• meteorlady

      I’m sorry you feel that way about living in this country. I, for one, would hope that we can ultimately get rid of Obama and his ilk and go back to being proud of our country once again.

      I might agree with the war comment and I do believe that we have no business engaging in war or advisory positions in another sovereign country. Libya was a perfect example… a civil war in a sovereign country. AND the very rebels that we supported were a part of the Libyan Islamic Fighting Group – a group that the US and Britain put on the terrorist watch list about 3 to 4 years ago.

      We are currently engaged in empire building same as the old Soviet Union was. We buy our way into a country even if they hate us and the bribe them when they don’t fall in line with our view of how things should be.

  • s c

    Is this general another White House brown-noser, or does he have credibility? If he’s a suck-up, he can take a hike and get lost. If he’s not a suck-up, then he’s worth listening to and he can potentially help matters.
    It would be a refreshing change of pace if he’s not like the typical crowd of ‘military experts’ who divide their loyalties between various factions of the MIC and elected scum in Washington.

    • eddie47d

      Where’s your credibility SC or is this another endorsement of yours for more wars or increasing the sizable bank accounts of the Halliburton’s.

  • Caveman101

    Since 2000 non-combat military personnel have increased over 20% while combat military levels are up 3.5% over the same time period. The military has lots of room to cut but just like everything American they have become so top heavy, the bureacracy thinks they are indespensible. Congress looks at the military bases as jobs programs rather than for their military necessity. They can cut, IF the focus is on military effectiveness. AND get out of Afghanistan. Going nowhere and no objective.

    Marilyn-You need to wake up and travel a little more.

  • jay Lindberg

    The military has become the global protector for capital investments all over the globe. Public subsidy, private profit is bankrupting this country. If we don’t want to end up bankrupt and balkanized like the former Soviet Union, I suggest we change course.

    It’s time the banksters and corporate dogs pay for their own protection. It’s not like their paying their fair share in taxes.

    • 45caliber

      And when they hire some group like Black Water, you also get upset. There is no pleasing you, is there?

  • Ted Crawford

    Can it be that so many Americans are blissfully unaware that China has increased it’s military by over 400% during the last decade? Are we unaware that simply by paying the interest on our debt to them that we are funding somewhere between 50% and 80% of that cost? We know that China just relaxed it’s requirements for service in order to increase their military even faster!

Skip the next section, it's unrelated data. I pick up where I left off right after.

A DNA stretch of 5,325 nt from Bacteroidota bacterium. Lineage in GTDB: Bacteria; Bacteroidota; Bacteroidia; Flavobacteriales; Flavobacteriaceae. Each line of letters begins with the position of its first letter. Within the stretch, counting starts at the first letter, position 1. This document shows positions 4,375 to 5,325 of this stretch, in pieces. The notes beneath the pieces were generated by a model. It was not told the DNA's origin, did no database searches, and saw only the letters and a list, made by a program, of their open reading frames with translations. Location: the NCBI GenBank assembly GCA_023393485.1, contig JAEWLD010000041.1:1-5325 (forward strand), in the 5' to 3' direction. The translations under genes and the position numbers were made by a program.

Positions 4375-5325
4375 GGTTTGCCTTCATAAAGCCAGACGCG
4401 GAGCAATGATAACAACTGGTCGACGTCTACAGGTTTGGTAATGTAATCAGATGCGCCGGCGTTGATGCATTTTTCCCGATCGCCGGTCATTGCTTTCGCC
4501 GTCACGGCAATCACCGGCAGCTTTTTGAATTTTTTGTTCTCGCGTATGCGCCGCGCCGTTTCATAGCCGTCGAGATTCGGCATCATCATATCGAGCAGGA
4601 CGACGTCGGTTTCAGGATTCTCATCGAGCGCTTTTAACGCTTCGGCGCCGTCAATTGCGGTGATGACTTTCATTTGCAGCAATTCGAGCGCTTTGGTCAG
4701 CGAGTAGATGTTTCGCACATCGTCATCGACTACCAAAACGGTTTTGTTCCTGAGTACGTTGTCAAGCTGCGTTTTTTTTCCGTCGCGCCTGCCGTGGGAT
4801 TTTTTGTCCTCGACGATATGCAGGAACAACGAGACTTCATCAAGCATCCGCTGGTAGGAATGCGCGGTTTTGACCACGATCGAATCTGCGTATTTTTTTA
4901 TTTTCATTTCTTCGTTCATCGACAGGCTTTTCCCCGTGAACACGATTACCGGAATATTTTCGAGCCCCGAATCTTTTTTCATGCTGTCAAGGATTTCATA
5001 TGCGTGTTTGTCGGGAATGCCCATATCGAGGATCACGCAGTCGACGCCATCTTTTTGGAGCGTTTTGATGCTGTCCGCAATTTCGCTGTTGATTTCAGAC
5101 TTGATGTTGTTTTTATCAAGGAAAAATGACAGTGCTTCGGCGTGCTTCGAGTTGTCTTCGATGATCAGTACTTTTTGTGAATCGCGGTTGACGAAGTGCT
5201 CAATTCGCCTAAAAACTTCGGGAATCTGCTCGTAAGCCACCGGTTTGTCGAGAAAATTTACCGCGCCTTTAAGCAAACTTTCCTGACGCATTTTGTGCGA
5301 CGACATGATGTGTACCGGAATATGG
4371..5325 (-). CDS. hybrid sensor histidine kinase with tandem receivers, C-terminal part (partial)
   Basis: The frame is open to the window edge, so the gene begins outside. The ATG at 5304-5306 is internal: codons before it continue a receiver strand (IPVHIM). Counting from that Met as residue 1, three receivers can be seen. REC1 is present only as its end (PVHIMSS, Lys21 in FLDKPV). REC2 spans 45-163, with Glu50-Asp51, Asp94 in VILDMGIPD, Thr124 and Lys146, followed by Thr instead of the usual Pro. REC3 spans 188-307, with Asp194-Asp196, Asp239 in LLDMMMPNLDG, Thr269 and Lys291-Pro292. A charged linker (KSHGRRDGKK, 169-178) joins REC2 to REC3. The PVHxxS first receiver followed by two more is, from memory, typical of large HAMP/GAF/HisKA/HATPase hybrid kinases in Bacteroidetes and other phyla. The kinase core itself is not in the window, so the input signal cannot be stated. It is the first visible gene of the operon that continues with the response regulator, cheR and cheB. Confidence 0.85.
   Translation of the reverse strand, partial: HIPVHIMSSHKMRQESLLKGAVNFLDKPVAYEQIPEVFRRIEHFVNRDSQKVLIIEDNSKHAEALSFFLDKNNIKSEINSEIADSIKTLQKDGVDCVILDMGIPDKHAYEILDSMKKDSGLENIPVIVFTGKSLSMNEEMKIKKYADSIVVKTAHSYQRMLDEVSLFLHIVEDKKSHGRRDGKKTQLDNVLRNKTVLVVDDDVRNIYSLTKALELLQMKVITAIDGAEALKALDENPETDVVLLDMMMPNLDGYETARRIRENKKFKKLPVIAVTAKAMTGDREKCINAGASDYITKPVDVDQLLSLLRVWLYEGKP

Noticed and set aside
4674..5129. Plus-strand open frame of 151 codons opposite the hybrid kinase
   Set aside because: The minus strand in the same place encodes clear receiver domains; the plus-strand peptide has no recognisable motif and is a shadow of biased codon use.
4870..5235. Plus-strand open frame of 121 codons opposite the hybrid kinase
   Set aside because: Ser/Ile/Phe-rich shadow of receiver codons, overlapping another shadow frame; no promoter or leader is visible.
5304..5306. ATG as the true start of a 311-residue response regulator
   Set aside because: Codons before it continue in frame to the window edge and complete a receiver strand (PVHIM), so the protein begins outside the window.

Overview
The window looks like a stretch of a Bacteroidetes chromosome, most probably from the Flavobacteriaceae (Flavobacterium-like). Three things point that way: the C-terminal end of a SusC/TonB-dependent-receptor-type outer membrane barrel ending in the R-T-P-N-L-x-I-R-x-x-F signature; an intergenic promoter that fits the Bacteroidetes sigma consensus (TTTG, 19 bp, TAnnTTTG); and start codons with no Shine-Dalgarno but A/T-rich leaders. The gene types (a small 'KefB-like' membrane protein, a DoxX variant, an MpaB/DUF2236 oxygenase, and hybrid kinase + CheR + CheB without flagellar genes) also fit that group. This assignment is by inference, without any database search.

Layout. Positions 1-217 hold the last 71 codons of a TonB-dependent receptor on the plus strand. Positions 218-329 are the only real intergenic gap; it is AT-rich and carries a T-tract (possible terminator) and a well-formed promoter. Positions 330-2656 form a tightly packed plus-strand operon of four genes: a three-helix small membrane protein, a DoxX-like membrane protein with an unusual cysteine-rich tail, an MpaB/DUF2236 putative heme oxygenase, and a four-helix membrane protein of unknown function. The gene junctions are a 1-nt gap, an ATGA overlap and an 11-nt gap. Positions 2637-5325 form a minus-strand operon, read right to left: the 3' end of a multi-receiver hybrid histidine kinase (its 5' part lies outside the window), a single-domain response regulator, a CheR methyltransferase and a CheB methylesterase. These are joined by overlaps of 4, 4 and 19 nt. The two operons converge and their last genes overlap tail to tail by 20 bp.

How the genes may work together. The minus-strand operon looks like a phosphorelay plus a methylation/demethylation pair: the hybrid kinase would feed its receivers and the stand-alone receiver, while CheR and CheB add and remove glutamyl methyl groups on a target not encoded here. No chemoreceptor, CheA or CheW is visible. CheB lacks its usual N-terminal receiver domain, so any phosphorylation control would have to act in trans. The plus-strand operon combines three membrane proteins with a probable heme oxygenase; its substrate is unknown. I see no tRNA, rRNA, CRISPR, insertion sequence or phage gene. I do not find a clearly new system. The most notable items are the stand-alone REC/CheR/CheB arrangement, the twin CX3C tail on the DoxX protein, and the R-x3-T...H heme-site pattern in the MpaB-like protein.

There is surly much fat in our Defence Budget, but is this the right time to make such repid and drastic cuts?

    • eddie47d

      Bring our troops home and strengthen our defenses internally.Get the industrial out of the military complex. (at least some of them). No more expensive private armies(Xe).No more expensive Halliburton’s doing the work that military engineers can do.No more private dish washers replacing KP duty.So much redundancy where they all want a piece of the government pie. Wasteful wars and wasteful contractors.

      • http://marcum1@wildblue.net coal miner

        eddie47d

        I agree.

        Fifty years on, Eisenhower’s military-industrial complex is very much with us. … foreign assistance to family planning, there is simply no serious debate on our military spending. … and interconnections with Congress and the Defense Department. …. of crisis to justify their existence, status, prerogatives, and budgetary claims. …
        http://www.democracyjournal.org/21/peace-is-our-profession.php%3Fpage%3Dall

        • http://marcum1@wildblue.net coal miner

          eddie
          Jan 14, 2011 … I’ve always found it rather haunting to watch old footage of my grandfather, Dwight Eisenhower, giving his televised farewell address to the …
          http://www.washingtonpost.com/wp-dyn/content/article/2011/01/14/AR2011011406229.html

          • eddie47d

            The military has grown 68% since 2001 and that doesn’t include the Iraq and Afghanistan Wars. Eisenhower also said that there is “no such thing as absolute security” and a waste to human happiness to think so in building huge arsenals.

        • Joe H.

          cm,
          that is good comming from you who has no experience what so ever with the military and are basing what you know(?) on what other people have said.

          • eddie47d